In Quebec, we live in a democracy where we share both the privilege and responsibility of living in the largest French-speaking society in North America. We all want to see the French language thrive throughout our province and beyond our borders. We have always been committed to protecting and promoting our common language, while respecting the rights of the English-speaking community. The presence of this English-speaking community, rooted in and attached to Quebec, is an integral part of our strength and diversity, and this recognition is key to Quebecers living together harmoniously. We, the Quebec Liberal Party, insist that this diversity is a strength and never a weakness.
Bill 96 is flawed by numerous measures that go too far and that, at best, deliver no real protection to the French language and, at worst, undermine the rule of law that all governments have, for decades, been careful to protect. This bill fails to achieve the stated objective for which this government claims to have drafted it. After hours of work in parliamentary committee, and despite the adoption of certain amendments, the bill remains tainted by the intransigence and rigidity of several measures put forward by the government. We will always stand up for the rights of every Quebecer, as we did by voting against Bill 40 and against Bill 21. And that is why we will also vote against Bill 96.
It is deeply worrisome that the government has taken advantage of the tabling of Bill 96 to amend such fundamental laws as our Charter of Human Rights and Freedoms, the Courts of Justice Act and the rules governing judicial appointments — all without duly holding public consultations with relevant stakeholders. We cannot accept a piece of legislation that will limit judicial independence, while potentially restricting access to the judicial process in one’s language of choice; we cannot accept a law that freezes enrolment in English-language CEGEPs, indefinitely. We are further troubled by the administrative burden imposed on small and medium-sized businesses. It is imperative that the impact and consequences of these measures be assessed, without delay. We deplore the fact that all investigative and search powers accorded to the Office québécois de la langue française are harnessed to the notwithstanding clause, as is the totality of Bill 96. This is the sad repetition of the disturbing scenario created by the government when it pre-emptively used the notwithstanding clause in Bill 21. Disturbingly, the government seems to be comfortable with making a habit of this practice, one that amounts to an admission of failure to respect fundamental rights.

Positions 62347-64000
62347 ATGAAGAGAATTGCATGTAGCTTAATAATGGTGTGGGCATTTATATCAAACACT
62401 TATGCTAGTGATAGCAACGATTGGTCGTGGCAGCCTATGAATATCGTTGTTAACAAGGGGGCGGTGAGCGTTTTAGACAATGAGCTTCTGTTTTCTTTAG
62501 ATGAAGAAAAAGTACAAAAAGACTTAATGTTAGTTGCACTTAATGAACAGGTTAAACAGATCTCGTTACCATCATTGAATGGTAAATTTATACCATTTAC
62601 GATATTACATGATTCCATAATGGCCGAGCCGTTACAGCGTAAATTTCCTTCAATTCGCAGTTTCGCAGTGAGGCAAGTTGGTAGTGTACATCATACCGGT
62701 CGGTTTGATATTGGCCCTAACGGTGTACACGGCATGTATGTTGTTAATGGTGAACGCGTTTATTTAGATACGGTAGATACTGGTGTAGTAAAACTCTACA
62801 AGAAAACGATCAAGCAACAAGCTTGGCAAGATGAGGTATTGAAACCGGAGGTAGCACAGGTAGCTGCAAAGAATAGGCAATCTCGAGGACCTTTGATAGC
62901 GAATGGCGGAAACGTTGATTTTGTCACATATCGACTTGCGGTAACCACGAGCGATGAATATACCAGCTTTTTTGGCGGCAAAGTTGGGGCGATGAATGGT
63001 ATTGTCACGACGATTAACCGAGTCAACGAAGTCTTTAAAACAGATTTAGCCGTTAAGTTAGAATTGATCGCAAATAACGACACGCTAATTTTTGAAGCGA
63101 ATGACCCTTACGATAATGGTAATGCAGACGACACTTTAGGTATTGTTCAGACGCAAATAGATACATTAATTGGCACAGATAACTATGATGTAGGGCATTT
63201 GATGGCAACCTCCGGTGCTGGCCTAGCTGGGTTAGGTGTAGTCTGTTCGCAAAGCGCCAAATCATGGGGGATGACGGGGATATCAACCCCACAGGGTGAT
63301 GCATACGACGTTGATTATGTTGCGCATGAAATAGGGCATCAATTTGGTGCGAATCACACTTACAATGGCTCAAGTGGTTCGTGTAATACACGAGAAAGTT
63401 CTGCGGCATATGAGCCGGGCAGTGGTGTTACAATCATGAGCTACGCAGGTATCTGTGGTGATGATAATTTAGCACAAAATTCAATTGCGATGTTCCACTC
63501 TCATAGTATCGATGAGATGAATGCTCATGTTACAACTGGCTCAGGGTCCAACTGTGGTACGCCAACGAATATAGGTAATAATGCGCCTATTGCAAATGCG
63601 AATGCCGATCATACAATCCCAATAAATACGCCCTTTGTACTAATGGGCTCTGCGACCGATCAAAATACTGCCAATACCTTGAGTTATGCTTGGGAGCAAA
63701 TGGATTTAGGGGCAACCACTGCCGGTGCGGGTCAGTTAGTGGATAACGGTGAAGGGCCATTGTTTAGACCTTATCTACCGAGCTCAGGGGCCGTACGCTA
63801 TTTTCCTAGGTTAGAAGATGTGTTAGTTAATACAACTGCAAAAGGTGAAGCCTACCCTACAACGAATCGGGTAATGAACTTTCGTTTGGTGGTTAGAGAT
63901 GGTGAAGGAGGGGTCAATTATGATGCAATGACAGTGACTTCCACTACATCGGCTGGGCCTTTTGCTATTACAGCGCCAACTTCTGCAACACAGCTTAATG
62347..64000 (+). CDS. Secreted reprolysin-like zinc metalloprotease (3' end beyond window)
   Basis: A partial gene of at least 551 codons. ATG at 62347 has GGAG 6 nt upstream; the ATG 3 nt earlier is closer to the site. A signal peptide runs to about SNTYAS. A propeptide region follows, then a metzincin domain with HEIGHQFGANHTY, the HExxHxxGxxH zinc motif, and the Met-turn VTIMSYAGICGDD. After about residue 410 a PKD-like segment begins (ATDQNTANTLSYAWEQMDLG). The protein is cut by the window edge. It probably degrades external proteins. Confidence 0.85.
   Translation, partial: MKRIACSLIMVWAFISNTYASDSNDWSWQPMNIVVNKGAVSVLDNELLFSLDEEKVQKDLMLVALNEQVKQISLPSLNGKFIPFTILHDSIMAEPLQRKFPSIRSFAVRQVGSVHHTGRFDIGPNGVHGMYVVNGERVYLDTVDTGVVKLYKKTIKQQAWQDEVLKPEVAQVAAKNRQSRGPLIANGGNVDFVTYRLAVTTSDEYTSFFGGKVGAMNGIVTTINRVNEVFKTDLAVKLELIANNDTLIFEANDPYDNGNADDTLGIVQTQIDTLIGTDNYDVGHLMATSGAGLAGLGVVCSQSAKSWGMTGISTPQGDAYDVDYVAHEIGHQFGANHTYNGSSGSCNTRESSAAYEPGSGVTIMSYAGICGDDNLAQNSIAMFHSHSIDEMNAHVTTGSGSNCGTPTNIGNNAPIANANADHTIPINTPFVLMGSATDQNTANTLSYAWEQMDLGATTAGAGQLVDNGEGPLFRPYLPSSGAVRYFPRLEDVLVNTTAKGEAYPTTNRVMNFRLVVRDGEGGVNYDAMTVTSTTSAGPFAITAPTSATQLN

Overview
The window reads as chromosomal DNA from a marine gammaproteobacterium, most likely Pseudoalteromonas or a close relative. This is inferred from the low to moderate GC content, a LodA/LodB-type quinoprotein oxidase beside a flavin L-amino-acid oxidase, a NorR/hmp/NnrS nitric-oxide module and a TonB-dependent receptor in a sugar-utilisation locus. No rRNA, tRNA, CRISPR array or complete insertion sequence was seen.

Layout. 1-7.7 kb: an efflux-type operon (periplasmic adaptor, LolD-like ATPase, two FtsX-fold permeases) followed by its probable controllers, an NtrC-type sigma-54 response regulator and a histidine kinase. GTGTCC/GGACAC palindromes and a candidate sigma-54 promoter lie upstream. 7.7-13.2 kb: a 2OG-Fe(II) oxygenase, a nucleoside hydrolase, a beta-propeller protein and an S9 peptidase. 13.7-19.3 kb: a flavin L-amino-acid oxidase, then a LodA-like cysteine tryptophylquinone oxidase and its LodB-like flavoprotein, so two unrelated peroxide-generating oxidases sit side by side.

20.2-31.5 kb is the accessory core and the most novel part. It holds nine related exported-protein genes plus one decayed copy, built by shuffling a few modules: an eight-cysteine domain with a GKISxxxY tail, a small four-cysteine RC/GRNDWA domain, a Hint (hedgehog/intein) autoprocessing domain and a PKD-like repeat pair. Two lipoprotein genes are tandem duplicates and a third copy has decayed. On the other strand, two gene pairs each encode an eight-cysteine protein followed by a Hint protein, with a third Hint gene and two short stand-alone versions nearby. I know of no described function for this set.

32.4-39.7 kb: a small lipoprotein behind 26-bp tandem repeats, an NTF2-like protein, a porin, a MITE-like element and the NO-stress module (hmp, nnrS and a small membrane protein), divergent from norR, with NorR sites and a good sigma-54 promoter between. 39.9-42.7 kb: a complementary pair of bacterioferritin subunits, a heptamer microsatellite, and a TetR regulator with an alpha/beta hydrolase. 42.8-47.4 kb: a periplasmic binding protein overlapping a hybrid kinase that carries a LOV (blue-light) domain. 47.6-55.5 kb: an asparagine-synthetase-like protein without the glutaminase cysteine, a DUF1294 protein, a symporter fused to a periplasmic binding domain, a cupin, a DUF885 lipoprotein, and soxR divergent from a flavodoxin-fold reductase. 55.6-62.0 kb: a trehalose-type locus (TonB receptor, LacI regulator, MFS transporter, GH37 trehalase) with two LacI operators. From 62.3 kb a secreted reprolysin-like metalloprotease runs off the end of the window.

Bill 96, which claims to protect the French language, does not address important issues regarding the quality of French-language instruction, and of literacy. It fails to propose targeted measures to improve access to French-language services, particularly in downtown Montreal. It ignores new pressures on the French language brought on by our rapidly changing technological environment, via the popularity of video games and streaming platforms.
It would have and should have been possible to work in a far more inclusive spirit, one in which each citizen is supported in his or her mastery of French. What we insist upon is for every individual to be able to contribute fully, both linguistically and culturally, to our Quebec society. All Quebecers contribute to the development of our society and we must support them in their quest to master our common French language. That is how we can best work toward our collective prosperity.
We will vote against this bill, which will not deliver on its promises but threatens to deliver on its shortcomings.
Leader of the Quebec Liberal Party